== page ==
Seen in a standing horse, a naturally shaped hoof would also have an arch to reflect the coffin bone's position at the front half of the foot, with the lateral cartilages forming the underpinning for the back half. This type of configuration allows for flexibility of movement, which enables the foot to effectively dissipate the shock of impact. And, while a stone bruise can happen as quickly as stepping on a rock, the amount of force placed on a thin-soled foot will have a direct effect on its susceptibility to harmful trauma in general.
Stress. Although it is a natural part of life, stress can have a negative effect on health, and not just for humans.
In fact, horses can experience a variety of stressors that impact their health. Sometimes, signs of stress can show up in a horse’s feet as hoof rings. To keep horses happy and healthy, it’s crucial for horse owners to identify stressors that can lead to hoof rings, and provide proper care to hooves when needed.
Ocala, Fla., is a horse capital. With nearly 1,200 horse farms in Ocala’s home county of Marion, the equine industry is big business. According to the Ocala/Marion County Chamber of Economic Partnership, the local horse industry generates around $2.2 billion annually. These big numbers have attracted many folks looking for equine-related jobs, including farriers. There are plenty of opportunities among the massive Thoroughbred farms, successful sport horse operations, backyard accounts, Paso Fino barns and the multitude of other breeds and disciplines.
Primarily practicing in the Ocala area, Scott Chandler’s diverse practice that mirrors the variety in Ocala — backyard, show barns, breeding farms and occasionally some Thoroughbreds headed to the racetrack. He also travels to Atlanta, Ga., and southern Florida to handle some high-end sport horses.
During show season, Chandler estimates there are around 400 farriers working in the concentrated Ocala area. There is no shortage of horses for these farriers to work with, but Chandler, who also has worked in Maine and North Carolina throughout his career, finds the attrition rate for farriers higher compared to other places he’s worked.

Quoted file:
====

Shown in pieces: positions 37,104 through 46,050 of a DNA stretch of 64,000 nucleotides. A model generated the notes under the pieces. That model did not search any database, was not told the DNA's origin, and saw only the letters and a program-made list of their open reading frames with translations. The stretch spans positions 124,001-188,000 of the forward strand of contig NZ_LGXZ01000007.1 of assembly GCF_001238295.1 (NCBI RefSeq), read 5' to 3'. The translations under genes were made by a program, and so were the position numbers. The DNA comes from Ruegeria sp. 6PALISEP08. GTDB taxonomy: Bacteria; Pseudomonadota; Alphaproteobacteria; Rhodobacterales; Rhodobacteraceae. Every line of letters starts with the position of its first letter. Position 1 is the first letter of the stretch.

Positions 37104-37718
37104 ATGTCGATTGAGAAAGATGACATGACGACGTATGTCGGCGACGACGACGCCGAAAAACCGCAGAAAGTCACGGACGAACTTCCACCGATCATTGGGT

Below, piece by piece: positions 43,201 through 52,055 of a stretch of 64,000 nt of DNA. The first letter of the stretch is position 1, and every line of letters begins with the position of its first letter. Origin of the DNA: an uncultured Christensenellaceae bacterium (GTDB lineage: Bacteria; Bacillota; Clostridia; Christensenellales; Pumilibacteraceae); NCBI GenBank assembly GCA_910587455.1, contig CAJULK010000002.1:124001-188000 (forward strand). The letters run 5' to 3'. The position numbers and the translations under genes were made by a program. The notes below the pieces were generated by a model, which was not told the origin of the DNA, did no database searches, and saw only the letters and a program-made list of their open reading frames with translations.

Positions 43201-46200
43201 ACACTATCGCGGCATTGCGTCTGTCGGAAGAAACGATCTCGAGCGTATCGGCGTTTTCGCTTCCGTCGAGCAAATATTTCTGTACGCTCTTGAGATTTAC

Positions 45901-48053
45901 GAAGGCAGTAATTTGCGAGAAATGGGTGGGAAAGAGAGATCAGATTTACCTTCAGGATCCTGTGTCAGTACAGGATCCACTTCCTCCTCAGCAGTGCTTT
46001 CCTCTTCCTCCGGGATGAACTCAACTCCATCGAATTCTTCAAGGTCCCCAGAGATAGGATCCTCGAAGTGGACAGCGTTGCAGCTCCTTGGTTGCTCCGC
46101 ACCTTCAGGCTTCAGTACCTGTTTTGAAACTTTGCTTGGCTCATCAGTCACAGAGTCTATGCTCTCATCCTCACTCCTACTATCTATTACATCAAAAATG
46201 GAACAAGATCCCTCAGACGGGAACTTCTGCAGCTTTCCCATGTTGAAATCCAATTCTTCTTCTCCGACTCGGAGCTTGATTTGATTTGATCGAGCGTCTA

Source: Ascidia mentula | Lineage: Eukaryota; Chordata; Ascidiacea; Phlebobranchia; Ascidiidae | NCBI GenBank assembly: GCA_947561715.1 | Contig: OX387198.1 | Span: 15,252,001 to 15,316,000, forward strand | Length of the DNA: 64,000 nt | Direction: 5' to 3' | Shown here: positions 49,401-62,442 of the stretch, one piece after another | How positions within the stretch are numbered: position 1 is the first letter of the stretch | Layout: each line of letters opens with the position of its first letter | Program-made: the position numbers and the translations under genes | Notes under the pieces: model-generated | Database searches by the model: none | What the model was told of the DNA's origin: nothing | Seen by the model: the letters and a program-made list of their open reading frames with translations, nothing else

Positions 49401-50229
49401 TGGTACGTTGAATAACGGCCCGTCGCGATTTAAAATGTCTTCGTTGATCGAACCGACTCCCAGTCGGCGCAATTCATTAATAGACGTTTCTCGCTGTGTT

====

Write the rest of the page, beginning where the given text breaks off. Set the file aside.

Fresh pasture grass is a significant source of nutrition for horses, but its nutritional value diminishes rapidly after harvest — which can be detrimental to winter hoof quality.
“The switch from pasture grass to hay is often the prime factor leading to loss of body and hoof condition,” says Dr. Scott Gravlee, an equine veterinarian and nutrition consultant with Cherokee, Ala.-based Life Data Labs. “The nutritional quality of hay is less than pasture grass, and the quality further diminishes the longer the hay is stored.”
Today’s researchers need to ask themselves a few basic questions:
- Why do we keep removing parts of the horse’s hoof that are trying to grow?
- When we remove the heels of the hoof, what’s going to happen to the alignment of the bony column?
- When one-third of the anterior hoof wall is removed, how will this affect the horse’s base of support?
- If we can cause the heels of the hoof to grow down instead of forward, won’t the toe back itself up?
- Since we know that the body is always trying to repair itself, shouldn’t we be trying to assist it or at least not interfere with this process?
A key to understanding how the equine foot functions is to first realize that the hoof was made to travel upon the earth from which the animal’s food source comes. The better the food source, the better the earth below it. The earth also provides another essential element to the well being of the animal: It is one of the best shock absorbers known to man.